The first " real" fair was held Oct. 14, 1963.
Hurricane in a peanut field
Callaway took a break from his historical account, allowing Johnson to continue the story.
Telling the group how the Statesboro Kiwanis Club was started in 1960, sponsored by the Brooklet Kiwanis Club, with just 28 members, he said "One of the objectives ( of the club) is community service."
Sometime before the first official fair in 1963, a Georgia Southern College professor asked the club to come up with $3,000 in matching funds so he could accept a $30,000 grant to help with student projects.
The Statesboro Kiwanis Club agreed, and each member signed a note that held them collectively as well as individually responsible for its repayment.
Emma Kelly, although not an official member, also signed the note, Johnson said.
"That was a lot of money back then," he said. "Gas was 29.9 (cents) a gallon at the pumps and a postage stamp was three cents.
So, owing that sum, the club held a fair. And the proceeds from the fair enabled the group to repay the bank note, celebrated with a " note-burning" ceremony on South Main Street in the Bryant's Kitchen parking lot (across from Gnat's Landing today.)
The next fair was bigger and held in a peanut field at the corner of West Main Street and Stockyard Road, he said. A hurricane swept through and knocked one of two tents onto the livestock, but a few days later everything cleared up and the fair went on.
Still, the club know it was time to find a permanent location for the fair, as they knew it was something they wanted to continue. A 28-acre peanut field along Ga. 67 was ideal, but "We were facing a big debt," Johnson said. "And the biggest objection was that it was too far from town."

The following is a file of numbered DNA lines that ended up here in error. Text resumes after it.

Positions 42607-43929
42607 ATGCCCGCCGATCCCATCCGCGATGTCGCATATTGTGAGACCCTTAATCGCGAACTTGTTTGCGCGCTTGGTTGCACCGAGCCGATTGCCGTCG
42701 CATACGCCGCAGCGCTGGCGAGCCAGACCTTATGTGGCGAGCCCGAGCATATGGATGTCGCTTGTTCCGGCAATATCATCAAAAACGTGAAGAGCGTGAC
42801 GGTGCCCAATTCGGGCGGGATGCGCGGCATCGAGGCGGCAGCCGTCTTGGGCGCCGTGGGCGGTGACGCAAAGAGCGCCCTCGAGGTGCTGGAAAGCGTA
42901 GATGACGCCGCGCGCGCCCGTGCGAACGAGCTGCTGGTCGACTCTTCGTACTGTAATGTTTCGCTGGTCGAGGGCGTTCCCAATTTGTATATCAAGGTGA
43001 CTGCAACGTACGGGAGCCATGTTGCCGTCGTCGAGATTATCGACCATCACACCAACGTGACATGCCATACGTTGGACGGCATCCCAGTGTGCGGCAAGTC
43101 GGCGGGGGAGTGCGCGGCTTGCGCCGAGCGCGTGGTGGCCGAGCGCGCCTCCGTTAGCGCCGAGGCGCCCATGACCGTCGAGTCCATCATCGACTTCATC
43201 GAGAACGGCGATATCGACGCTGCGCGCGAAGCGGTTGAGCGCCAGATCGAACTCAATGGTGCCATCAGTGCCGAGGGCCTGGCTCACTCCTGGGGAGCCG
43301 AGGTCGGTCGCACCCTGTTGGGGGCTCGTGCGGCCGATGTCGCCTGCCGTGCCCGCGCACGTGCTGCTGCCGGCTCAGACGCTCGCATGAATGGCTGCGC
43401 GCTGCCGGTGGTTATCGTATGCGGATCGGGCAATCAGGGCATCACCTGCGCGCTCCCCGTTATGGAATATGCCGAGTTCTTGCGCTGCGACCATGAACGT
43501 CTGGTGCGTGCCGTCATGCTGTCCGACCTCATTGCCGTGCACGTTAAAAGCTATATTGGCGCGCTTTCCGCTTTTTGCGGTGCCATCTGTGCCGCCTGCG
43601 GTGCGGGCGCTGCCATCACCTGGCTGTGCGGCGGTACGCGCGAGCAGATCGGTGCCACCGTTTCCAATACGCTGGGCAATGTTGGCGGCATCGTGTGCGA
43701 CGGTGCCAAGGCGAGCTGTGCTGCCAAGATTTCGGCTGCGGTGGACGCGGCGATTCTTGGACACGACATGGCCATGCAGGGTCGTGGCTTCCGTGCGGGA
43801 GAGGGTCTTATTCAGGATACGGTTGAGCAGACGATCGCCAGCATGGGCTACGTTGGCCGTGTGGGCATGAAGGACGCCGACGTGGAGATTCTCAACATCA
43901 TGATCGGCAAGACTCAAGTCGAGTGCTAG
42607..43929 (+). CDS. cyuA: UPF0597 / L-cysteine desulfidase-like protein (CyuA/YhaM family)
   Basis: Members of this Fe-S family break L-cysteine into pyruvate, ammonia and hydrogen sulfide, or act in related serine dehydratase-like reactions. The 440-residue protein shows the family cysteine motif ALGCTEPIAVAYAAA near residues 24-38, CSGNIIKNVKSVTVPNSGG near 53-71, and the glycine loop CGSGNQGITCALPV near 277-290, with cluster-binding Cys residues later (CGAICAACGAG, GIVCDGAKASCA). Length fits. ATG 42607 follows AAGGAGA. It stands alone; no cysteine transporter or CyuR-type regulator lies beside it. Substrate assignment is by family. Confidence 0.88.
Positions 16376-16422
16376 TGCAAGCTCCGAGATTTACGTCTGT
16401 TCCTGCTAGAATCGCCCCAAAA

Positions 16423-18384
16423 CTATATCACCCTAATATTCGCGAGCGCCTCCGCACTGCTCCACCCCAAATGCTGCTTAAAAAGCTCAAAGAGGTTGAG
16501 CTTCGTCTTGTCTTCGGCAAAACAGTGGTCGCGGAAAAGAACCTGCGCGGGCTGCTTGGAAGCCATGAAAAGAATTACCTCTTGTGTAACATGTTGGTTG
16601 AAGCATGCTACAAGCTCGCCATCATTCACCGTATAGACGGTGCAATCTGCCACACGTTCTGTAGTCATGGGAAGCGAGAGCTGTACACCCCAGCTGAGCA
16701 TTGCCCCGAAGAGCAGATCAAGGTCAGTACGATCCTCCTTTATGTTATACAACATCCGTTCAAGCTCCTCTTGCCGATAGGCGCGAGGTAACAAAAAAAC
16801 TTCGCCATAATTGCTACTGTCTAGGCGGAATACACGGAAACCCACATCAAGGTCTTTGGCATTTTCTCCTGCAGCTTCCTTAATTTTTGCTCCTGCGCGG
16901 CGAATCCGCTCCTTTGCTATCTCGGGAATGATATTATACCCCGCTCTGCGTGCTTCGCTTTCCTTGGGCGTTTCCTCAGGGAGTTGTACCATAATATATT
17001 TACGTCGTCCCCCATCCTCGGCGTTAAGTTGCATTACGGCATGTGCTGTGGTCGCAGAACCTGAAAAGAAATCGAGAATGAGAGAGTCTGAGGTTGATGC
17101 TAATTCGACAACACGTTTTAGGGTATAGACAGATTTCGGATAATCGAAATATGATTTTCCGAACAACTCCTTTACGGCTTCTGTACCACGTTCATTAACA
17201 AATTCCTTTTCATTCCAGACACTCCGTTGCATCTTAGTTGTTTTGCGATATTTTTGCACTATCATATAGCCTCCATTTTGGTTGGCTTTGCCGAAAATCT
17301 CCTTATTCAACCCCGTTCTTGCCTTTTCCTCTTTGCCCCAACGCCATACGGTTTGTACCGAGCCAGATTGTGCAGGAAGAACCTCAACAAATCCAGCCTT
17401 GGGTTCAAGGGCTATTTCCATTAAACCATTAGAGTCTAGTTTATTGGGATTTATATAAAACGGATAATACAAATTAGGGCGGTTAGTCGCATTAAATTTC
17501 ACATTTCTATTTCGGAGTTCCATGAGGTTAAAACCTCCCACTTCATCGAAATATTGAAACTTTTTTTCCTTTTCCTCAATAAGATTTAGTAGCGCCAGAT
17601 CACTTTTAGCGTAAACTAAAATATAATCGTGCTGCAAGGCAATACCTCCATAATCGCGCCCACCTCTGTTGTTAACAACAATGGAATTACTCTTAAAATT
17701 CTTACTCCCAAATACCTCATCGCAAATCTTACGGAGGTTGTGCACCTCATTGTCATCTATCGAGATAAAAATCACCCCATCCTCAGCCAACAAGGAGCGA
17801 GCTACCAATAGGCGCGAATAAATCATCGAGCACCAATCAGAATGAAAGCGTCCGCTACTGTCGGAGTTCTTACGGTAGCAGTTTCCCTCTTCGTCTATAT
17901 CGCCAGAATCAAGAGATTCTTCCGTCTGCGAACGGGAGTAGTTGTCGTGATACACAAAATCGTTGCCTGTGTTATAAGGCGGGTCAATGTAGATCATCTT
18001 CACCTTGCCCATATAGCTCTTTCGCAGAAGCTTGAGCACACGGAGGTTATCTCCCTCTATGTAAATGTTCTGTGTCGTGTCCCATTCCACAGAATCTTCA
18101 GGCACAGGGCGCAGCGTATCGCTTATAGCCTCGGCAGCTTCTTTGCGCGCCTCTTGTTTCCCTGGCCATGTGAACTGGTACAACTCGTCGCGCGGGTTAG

Today, each night the fair is open, traffic lines up for miles, stretching all the way into well inside the city limits, as people from throughout the region wait to get into the parking lot.
Over the years more land was purchased and rented to accommodate the masses of cars bringing people to the fair.
Johnson said the club members constructed the buildings inside the fairgrounds and have maintained and built upon the structures, adding a community building in 1990, and making improvements every year. "Tal and I have spent many an hour on top of those buildings putting screws in," he told the historical society members.
The Pancake House, which is a major draw for patrons wanting fresh sausage and fluffy pancakes with homemade cane syrup (maple is also available), was built in 1969, a special project of late club member Marion Brantley.
By 1965, the club's gate collections for the fair were $7,600, he said. Last year's collections at the gate were around $171,000.
Nobody's getting rich, unless it's the community, Johnson said. "The Kiwanis club's national bylaw is any money raised by public participation has to go back into the public."
Donations to local law enforcement agencies for programs about drug education or free fingerprint programs; boys and girls clubs, boys' homes, American Red Cross, local schools, scholarships and more only begin to touch the number of organizations and projects receiving support from the Statesboro Kiwanis Club through money raised by people having fun, he said.
And it's going to happen again in just a few weeks.